1980 Queen Mother Crown: Everything You Need To Know

In 1980, the Royal Mint released a commemorative issue of the 25p coin to honour the 80th birthday of Queen Elizabeth the Queen Mother. Struck in both standard cupro-nickel and silver proof quality, the coin is bound to be a part of any fan of the Royal Family’s collection.

But how much is the coin worth today, and are they legal tender? We’ve got everything you need to know about the 1980 Queen Mother crown.

Why was the 1980 Queen Mother crown minted?

The 1980 Queen Mother crown is one of four commemorative 25p coins issued between 1972 and 1981. It was minted to honour to 80th birthday of the H.M Queen Elizabeth the Queen Mother, a member of the Royal Family who was well-liked by the British Public.

Born as the Honourable Elizabeth Angela Marguerite Bowes-Lyon on 4th of August 1900, the Queen Mother joined the Royal Family in 1923 after her marriage to HRH The Duke of York in 1923. They went on to have two children, Princess Elizabeth in 1926 and Princess Margaret in 1930.

She is notably known for her bravery in the face of war, after refusing to evacuate away from Britain and leave her husband who was King at the time. Her appealing charm and clear devotion to her Royal duties led to the Queen Mother becoming a respected figure amongst the British public, and it is clear to see why she was chosen to be commemorated on a 25p coin at the time.

When considering why the 25p coin was chosen over any other coin denomination, it helps to look at the previous designs that were minted. Every issue of the 25p coin commemorates someone, or some event, that specifically involves the Royal Family whereas other coins such as the 50p are used to honour anyone with significant British history.

The other 3 designs of the 25p coin celebrate:

It is therefore unsurprising that such a significant date within the Royal Family was honoured on the 25p coin specifically.

What is the design of the 1980 Queen Mother crown?

The design of the 1980 Queen Mother crown, created by Professor Richard Guyatt, is very unique in comparison to the standard crowns that were minted previously.

The reverse design features a beaded circle design with the portrait of the Queen Mother facing to the left, marking the first time a person other than the reigning monarch had been portrayed on a British coin during their own lifetime. Surrounding her portrait is a radiating pattern of bows and rampant lions which is a pun on her maiden name, Bowes-Lyon.

The inscription around the outer edge of the reverse design reads ‘QUEEN ELIZABETH THE QUEEN MOTHER’ and the bottom reads the date of her birthday, ‘AUGUST 4th 1980’.

The obverse of the coin features what is known as the ‘Second Portrait’ of Queen Elizabeth II by Arnold Machin. She wears the ‘Girls of Great Britain and Ireland’ diamond tiara and faces to the right as in all her coins.

In keeping with crowns issued previously by the Royal Mint, the coin does not have its value stated anywhere on its design. The edge of the coin is milled and features no inscription.

Did the Coin Enter Circulation?

Each of the four different crowns issued after Decimal Day in 1971 are currently referred to as 25p coins, reflecting their new value in respect to the new pound. Despite their high mintage figures, the 25p coins were minted with the intention of being for commemorative purposes only and not to go into circulation.

Despite being a commemorative issue only, the 1980 Queen Mother crown remains legal tender in the United Kingdom. This means that if you were to take one to the Post Office, they would be required to accept it at its value of 25 pence.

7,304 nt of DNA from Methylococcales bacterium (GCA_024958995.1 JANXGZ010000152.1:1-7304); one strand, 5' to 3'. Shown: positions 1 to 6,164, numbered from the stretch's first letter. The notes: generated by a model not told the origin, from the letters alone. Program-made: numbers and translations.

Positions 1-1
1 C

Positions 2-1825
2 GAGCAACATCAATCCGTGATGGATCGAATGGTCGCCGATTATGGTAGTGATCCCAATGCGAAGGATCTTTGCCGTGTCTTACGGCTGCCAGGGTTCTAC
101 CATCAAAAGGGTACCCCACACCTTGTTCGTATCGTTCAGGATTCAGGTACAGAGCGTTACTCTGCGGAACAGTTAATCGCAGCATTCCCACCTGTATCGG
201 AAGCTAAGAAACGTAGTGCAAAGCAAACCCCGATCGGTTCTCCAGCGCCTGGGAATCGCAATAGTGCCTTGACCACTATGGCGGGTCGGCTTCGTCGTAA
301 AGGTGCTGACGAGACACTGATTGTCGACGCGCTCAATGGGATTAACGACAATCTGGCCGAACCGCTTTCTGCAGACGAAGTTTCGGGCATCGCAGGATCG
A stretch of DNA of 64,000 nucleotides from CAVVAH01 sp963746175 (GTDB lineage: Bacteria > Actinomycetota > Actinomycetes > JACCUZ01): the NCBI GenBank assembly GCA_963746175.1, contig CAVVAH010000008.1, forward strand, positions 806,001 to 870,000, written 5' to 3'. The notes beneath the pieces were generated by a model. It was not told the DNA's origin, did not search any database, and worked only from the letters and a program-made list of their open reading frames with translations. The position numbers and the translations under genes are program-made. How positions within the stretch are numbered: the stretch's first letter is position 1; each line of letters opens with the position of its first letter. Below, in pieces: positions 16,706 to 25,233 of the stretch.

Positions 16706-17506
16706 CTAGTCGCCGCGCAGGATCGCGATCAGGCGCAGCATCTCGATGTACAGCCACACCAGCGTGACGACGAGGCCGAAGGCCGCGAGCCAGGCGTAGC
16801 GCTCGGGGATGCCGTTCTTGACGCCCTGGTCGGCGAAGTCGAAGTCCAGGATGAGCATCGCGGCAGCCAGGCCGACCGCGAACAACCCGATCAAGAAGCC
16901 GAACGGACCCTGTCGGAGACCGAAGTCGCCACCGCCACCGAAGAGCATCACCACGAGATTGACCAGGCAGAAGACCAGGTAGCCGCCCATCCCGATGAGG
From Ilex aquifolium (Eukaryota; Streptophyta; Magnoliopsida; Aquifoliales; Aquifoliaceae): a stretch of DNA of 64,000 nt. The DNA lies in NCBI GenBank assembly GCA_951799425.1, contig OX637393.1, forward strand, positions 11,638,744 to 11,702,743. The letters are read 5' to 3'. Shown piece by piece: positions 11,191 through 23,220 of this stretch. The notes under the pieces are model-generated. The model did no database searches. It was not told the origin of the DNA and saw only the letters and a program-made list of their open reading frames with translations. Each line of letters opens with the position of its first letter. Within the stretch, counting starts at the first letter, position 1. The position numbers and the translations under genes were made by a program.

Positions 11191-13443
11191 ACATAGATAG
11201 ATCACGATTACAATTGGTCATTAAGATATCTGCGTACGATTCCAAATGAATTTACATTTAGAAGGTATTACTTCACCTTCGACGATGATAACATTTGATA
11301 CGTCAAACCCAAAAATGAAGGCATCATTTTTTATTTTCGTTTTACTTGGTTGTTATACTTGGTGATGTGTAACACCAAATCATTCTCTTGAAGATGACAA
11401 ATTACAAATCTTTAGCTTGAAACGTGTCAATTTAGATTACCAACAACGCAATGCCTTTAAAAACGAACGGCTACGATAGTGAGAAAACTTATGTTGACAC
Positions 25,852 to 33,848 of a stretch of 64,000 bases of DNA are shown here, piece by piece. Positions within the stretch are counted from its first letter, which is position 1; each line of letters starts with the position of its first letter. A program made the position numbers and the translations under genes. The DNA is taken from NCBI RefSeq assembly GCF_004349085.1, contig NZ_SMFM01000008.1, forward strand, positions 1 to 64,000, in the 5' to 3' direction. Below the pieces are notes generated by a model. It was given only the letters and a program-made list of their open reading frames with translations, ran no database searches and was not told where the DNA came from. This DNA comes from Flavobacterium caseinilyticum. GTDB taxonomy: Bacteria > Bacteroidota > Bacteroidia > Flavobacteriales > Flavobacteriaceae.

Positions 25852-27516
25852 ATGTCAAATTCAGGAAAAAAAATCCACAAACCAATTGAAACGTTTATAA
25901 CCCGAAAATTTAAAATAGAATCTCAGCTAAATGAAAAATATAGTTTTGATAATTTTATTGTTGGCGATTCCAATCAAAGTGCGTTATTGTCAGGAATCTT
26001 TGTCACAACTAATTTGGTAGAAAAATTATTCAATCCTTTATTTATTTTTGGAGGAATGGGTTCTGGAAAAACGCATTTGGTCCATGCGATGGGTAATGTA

It does not mean that it can be used for the purchase of goods and services, however, as the currency that a store accepts is at the owner’s discretion and tends to be limited to the coins and banknotes that are classified as legal currency in the UK.

You can read more about the definition of ‘legal tender’ and how it applies to everyday situations here.

1980 Queen Mother Coin Value

The value of a coin is generally determined by its mintage figure and the date of its release. What makes the 1980 Queen Mother crown a little different is the fact that it was intended to be for commemorative purposes only and not to be released into circulation.

Despite not being released into circulation, the coin was still minted in high quantities. With an official mintage figure of 9,306,000 (over 9.3 million), there are more of the 1980 Queen Mother crown than many of the commemorative 50p coins that are minted today, such as the Benjamin Britten 50p for example.

This is believed to have been because the Queen Mother was generally liked by much of the British public and so the demand for a coin in her honour was high. The coin was also minted in limited silver proof quality, with only 83,672 available, for avid fans of the Royal Family and coin collectors alike.

So how much is the 1980 Queen Mother crown worth today? A look through the most recent sales on eBay in 2022 shows that the standard cupro-nickel version of the coin only sells for around £1.55, not unsurprising when considering the high quantity of them produced.

If you’ve managed to get your hands on one of the silver proof quality versions of the coin, you could be looking to sell it for up to £30 assuming it’s kept in its original box. We would expect this value to increase over time so it could be worth holding on to for now.

Final Thoughts

The 1980 Queen Mother crown may not be worth a great amount, but it remains a key part of any Royal Family fan’s collection and is worth getting your hands on if you haven’t already.

Don’t forget to check our articles on other pre-decimalisation coins such as the florin and shilling.

If you have any questions about the content mentioned in this article, you can contact us here.

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